"I was at a time of my life where I could afford to start again and had an idea that I knew I felt passionate about,"she said.
After a 20-year career working with big names like Sony and Warner Bros, self-employment didn't faze Suzanne.
"It's not so easy for a person who has had a corporate job for most of their life to do the same."
One of her biggest challenges so far has been moving into tech as an older woman: "There's an unconscious gender and age bias that exists and it can be a real challenge to get used to, especially coming from PR which is much more female-dominated.
"Raising investment as an older woman is hard, no matter how many successful businesses I've had or all that I've achieved. One investor said, 'We don't usually invest in people like you'."
However, Suzanne sees her age as an advantage: "I know shortcuts that younger entrepreneurs wouldn't have a clue about."
After being made redundant from his senior role as a diamond buyer at a national jewellers, Stephen Nightingale, 64, decided to go it alone...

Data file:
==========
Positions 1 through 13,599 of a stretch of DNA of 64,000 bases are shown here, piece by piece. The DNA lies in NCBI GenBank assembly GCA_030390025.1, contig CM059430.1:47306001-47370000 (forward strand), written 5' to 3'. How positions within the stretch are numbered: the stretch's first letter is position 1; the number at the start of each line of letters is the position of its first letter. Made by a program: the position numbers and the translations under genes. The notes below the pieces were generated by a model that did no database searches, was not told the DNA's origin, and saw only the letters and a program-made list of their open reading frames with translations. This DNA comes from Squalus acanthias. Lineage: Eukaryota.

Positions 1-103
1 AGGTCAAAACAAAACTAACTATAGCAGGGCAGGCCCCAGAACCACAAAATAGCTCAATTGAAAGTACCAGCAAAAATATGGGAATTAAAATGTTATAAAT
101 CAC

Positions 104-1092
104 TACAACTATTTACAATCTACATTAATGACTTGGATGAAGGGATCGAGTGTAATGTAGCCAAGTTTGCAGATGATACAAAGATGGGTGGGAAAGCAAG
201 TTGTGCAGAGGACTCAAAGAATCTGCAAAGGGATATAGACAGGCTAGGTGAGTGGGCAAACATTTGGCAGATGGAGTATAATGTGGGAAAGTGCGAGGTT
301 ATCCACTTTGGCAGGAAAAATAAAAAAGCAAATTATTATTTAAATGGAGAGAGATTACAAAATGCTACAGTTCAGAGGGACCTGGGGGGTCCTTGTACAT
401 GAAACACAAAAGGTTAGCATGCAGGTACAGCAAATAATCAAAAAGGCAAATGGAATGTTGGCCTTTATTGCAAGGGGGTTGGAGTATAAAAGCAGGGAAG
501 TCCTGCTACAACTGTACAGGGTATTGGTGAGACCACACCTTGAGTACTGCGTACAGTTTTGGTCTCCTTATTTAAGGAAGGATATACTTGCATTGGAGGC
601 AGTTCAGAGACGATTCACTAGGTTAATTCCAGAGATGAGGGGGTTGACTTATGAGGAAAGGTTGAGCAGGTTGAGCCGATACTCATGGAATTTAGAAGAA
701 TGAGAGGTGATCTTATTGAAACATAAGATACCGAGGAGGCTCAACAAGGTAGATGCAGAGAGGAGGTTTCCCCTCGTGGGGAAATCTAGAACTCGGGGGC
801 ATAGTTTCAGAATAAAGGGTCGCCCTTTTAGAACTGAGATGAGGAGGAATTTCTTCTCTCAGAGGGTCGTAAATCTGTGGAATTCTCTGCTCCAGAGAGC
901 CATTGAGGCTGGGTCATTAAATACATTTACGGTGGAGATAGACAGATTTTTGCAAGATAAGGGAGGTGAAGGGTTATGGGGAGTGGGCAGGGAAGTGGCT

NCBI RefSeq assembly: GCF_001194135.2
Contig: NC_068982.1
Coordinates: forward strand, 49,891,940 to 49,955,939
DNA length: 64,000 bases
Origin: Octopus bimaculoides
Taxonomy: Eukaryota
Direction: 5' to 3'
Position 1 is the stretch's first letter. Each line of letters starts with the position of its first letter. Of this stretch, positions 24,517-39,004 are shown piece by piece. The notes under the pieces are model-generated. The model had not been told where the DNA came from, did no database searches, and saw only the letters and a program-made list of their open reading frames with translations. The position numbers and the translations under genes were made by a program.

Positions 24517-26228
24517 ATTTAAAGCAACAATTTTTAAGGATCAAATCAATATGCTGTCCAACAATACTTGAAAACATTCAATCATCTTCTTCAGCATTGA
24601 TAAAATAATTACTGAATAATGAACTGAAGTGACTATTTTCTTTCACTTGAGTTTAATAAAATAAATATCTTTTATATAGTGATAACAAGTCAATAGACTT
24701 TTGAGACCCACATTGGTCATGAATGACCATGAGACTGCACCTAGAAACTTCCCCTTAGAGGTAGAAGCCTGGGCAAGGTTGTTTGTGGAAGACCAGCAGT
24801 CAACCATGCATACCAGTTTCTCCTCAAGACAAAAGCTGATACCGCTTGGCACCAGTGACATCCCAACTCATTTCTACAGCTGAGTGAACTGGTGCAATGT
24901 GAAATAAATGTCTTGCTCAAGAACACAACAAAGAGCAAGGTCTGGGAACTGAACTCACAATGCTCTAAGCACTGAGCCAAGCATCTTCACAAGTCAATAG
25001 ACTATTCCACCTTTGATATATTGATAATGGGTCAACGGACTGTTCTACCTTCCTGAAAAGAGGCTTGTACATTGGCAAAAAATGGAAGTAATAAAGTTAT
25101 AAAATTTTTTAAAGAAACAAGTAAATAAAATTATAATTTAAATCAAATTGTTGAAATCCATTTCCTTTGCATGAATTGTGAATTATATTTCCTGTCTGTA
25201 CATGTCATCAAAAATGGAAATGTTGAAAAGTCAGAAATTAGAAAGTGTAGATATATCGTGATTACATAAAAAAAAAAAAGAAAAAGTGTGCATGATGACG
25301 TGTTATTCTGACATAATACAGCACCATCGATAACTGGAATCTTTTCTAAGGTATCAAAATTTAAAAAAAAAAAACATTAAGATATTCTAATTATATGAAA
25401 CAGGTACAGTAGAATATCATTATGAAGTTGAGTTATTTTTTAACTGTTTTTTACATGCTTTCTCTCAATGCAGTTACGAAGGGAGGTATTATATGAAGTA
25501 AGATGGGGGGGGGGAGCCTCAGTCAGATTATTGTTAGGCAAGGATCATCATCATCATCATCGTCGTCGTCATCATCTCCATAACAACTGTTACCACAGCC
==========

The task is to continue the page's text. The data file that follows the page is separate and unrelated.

"I'd got to 61, I was past my sell-by and they'd rather bring in young people – that's how it felt. You feel incredibly hurt. I felt lost, unwanted," said Stephen, from York, reflecting on becoming unemployed in 2013.
"I'm a baby boomer and we're always incredibly loyal to our employers. Through the years you never really get satisfaction; you look for accolades when you're employed, and often those accolades aren't there."
"I had an awful lot of time to do nothing – there was no point in me being employed again, so what was I going to do with my life?"
After meeting his now-business partner Ryan – an expert in marketing and web design – by chance in a coffee shop three years ago, they decided to join forces and in 2015 they launched Nightingale Jewellery, where Stephen is co-founder and head jeweller.
Stephen's company is the first in the UK to offer lab-produced, entirely conflict-free gem-quality diamonds, something Stephen is incredibly proud of.
"I wish I'd spent the last 15 years working for myself, with my own aims, my own goals, my own vision for the future, rather than putting it all into an employer. I wish I'd done it years ago!"